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Shamir Says IDF Restored Quiet in Gaza Strip

February 5, 1988
See Original Daily Bulletin From This Date

Premier Yitzhak Shamir conferred with Israel Defense Force commanders as well as a local Palestinian leader during a visit to an unusually quiescent Gaza Strip on Thursday.

The premier said later he was impressed by the “quiet restored by the IDF.” He also told reporters there was no connection between the unrest in the administered territories and political efforts underway to seek Mideast peace.

“In any case, we shall see to it that there will be no such connection,” Shamir said, an allusion to reports that the peace initiative of the United States was a result of nearly two months of Palestinian rioting.

Shamir visited the Shati and Nusseirat refugee camps near Gaza in a motorcade. Shehade Nabwani, chairman of the local council, asked Shamir for Israeli government help to improve housing in the camps.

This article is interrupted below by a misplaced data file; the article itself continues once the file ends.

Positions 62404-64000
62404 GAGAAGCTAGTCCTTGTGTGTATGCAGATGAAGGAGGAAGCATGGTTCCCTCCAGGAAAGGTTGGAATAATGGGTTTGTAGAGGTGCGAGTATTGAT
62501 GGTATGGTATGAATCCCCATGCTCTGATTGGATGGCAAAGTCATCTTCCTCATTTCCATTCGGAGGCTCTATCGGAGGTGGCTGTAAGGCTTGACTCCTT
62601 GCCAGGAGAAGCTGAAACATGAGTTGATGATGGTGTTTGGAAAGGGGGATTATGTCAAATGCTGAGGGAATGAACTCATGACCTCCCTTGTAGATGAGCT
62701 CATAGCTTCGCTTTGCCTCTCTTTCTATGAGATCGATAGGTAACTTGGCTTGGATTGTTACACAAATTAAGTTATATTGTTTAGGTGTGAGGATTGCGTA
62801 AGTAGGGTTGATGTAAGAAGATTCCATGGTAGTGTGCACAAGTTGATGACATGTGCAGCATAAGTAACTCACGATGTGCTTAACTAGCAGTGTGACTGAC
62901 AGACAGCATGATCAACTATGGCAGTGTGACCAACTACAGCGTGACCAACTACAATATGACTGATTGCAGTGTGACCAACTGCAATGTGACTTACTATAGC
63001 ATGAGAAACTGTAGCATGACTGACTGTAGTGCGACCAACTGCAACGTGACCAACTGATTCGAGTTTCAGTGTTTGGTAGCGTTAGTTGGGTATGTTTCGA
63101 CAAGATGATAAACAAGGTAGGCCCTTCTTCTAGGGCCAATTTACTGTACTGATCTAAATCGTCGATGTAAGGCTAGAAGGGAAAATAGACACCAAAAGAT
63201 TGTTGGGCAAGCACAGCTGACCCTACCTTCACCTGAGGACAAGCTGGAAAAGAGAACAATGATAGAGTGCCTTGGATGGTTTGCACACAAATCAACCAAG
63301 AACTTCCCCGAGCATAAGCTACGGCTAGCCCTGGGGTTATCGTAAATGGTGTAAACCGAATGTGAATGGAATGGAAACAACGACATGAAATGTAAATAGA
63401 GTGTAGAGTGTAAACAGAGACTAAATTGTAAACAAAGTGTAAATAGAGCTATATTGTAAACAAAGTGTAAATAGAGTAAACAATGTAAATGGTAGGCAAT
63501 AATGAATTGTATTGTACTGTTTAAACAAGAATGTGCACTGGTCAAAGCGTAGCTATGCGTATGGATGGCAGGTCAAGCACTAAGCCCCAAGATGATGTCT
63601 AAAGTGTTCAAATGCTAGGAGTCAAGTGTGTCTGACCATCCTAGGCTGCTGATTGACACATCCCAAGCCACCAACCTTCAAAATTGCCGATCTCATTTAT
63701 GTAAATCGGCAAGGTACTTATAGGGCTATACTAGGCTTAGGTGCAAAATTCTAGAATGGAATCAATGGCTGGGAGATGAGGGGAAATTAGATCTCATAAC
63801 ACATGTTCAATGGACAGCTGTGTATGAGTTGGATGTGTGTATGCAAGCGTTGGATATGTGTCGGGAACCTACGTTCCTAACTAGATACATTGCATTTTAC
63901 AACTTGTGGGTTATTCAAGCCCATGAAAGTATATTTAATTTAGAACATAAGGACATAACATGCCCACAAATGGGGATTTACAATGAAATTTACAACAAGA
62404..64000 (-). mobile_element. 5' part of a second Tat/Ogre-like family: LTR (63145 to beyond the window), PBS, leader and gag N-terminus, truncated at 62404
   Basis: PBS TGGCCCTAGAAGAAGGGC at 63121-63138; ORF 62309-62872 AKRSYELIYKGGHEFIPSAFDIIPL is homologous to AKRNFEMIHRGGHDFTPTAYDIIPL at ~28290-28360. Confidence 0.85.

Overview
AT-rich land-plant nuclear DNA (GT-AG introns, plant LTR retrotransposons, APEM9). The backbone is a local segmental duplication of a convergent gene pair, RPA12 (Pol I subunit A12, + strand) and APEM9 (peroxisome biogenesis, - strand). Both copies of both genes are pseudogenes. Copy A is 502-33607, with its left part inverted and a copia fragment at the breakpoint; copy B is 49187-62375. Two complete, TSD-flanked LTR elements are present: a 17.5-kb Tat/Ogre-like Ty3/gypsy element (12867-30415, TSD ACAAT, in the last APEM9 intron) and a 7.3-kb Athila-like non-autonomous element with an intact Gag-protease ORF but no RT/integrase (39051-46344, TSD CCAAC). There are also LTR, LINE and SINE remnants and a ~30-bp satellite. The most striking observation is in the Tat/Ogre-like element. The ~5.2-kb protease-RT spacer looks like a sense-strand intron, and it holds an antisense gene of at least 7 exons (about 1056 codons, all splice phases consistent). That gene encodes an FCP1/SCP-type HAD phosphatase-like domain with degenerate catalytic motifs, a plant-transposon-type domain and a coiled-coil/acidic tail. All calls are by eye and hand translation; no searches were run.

Shamir replied that Israel was willing to help, but that the Arab states continued to oppose any attempt to rehabilitate the camps.

The Gaza Strip remained paralyzed on Thursday by a commercial strike. All shops and businesses were shuttered.

Relative quiet prevailed in the West Bank, too, although one injury was reported. According to military sources, one Palestinian youth who allegedly threw a Molotov cocktail at a border police patrol when the curfew was lifted at the Balata refugee camp near Nablus was shot and slightly wounded.

Rioting broke out at the camp and the curfew was promptly reimposed.

Tens of thousands of Palestinians remained under strict curfew in Nablus and in several other West Bank towns and refugee camps.

The civil administration in the West Bank decided to close all schools and colleges for an indefinite period.

Attempts to reopen them earlier this week touched off a new wave of riots.

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